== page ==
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Cutting Mr. Carter

By Jack L. Key
web posted October 13, 2007

Jimmy Carter is a former President of the United States of America. No matter how regretful that may be, it is a fact.

Jimmy CarterOnce again it is CNN and the AP that provides the soapbox for this Democrat ex-president to make his idiotic statements and accusations against his own country. Now he claims "torture" by the U.S. and accuses Vice-President Cheney of being a "militant". He also accuses President Bush of making up his own definition of torture. And interviewed on the BBC, Carter calls the vice-president a "militant who avoided military service".

I'm embarrassed by these absurd statements from the one man who allowed terrorism to gain a foothold in the world, and who then blatantly encouraged it by allowing America to be held hostage for months on end by an old fool in a black robe and turban.

Can this be the same man provided a free education by the taxpayers at the U.S. Naval Academy in Annapolis, MD? The naval officer fawned over by Admiral Rickover? And the same officer I served with in the naval service in the 1950s? Is this laughing stock my fellow Southerner? The same peanut farmer with the toothy smile who walked down Pennsylvania Avenue without an armored car as a new president? And—oh woe—the same man I voted for in the 1970s when I was a Semocrat?

My father once told me if I didn't have anything good to say about someone, then say nothing. That old fashioned good advice seems a bit trite today. If my father were alive he would not recognize the "foreign country" we live in now, anyway. But I feel compelled to vent my anger at the AP report on Mr. Carter I read on Saturday in my morning paper.

Rightfully so, these foolish statements should not be given the stature of a response by President Bush and Vice-President Cheney. It is the country and it's citizens who should make the response. When in military service it was a known axiom that when saluting an officer it was the uniform being saluted, not the individual. Whether you like Mr. Bush or Mr. Cheney or you do not, the dignity of the office they hold and the elections they won to be there for two terms should be respected, even revered. Carter blundered through only 4 years there. Every man who has held that high office has made mistakes. Some mistakes cost them their lives.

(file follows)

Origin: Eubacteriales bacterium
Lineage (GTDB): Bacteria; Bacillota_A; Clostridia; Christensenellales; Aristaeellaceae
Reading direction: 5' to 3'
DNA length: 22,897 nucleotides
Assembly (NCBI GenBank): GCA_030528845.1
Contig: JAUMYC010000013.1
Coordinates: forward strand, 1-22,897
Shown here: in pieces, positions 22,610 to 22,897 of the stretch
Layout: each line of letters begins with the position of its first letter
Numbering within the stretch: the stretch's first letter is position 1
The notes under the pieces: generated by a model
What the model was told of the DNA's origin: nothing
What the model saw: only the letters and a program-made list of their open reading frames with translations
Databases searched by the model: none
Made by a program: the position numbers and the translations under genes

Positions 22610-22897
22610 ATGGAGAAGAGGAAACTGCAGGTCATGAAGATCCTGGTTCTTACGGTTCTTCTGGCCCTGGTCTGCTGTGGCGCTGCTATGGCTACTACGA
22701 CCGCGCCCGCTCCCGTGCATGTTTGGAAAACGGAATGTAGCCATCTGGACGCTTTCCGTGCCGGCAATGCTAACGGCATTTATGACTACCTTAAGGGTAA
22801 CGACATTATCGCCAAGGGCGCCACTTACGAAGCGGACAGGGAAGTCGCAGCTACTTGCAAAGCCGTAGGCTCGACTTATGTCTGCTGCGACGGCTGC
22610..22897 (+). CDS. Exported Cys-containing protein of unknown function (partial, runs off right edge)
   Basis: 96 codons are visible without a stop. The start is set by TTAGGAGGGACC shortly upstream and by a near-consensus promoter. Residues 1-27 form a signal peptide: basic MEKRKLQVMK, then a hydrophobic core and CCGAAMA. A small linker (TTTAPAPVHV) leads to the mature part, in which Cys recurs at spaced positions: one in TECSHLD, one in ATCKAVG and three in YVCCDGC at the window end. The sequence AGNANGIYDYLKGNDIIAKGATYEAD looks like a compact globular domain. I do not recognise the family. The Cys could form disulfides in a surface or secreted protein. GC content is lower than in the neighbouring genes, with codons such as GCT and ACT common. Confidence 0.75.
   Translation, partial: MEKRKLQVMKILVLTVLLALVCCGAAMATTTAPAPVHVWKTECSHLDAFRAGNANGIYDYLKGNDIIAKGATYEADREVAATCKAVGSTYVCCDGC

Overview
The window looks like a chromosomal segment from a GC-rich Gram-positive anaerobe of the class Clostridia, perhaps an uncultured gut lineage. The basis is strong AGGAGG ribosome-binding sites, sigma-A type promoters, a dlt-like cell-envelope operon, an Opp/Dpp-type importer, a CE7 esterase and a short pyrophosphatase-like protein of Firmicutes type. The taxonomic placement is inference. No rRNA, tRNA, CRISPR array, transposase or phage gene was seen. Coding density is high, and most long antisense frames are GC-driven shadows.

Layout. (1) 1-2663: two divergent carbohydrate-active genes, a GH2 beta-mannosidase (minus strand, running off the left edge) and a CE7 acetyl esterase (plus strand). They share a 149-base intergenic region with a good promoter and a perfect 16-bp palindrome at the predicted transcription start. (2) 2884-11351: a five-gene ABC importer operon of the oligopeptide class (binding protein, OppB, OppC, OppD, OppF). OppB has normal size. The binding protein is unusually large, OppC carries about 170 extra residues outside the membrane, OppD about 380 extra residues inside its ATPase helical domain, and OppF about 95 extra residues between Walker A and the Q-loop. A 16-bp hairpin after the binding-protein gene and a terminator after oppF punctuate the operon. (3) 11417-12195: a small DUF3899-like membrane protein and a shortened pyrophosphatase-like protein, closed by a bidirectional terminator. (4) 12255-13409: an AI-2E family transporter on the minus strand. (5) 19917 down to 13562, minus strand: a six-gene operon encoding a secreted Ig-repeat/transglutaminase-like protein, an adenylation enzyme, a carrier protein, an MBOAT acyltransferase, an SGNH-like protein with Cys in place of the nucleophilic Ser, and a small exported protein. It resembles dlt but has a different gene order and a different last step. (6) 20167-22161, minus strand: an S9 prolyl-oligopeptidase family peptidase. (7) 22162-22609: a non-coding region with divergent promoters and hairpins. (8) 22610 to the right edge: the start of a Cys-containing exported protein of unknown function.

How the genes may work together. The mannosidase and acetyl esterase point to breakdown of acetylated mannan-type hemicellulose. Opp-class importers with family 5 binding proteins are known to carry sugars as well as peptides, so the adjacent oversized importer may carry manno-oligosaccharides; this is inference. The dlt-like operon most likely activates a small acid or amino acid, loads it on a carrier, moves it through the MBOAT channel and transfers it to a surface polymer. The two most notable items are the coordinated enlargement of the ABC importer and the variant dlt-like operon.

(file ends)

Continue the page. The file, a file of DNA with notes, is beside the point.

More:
I was disappointed in Carter's presidency, yes. But I wrote no articles or made remarks that he was a coward, a socialist or should be impeached. I should be the last person on earth to remind Mr. Carter to think before he speaks or to be careful to whom he speaks. He should be the last person on this earth to castigate his country and its leaders.

But I tell you quite frankly I would never make statements such as have been attributed to Carter regarding the freedoms of this country and it's respect and adherence to international treaties and human rights. Show me another country with such a record and more freedoms? I can provide the ex-president with what real torture is. It is not "harsh interrogation techniques" as reported by the New York Times. And you can bet if something makes it to the New York Times, it's either untrue or just been made up or taken out of context or stolen from others.

Georgia is lovely this time of year Mr. Democrat ex-President Carter. Why not go home. Grow peanuts. Rock in your front porch chair. Teach others about free elections. About the democracy you've enjoyed all your life. And how rich and fruitful that life has been. Don't embarrass us further by calling our country names and deriding our elected leaders.

Carter is entitled to his own personal opinions. When you provide them to CNN, the AP and New York Times you never know how they'll turn out. ESR

(c) 2007 Jack L. Key

 

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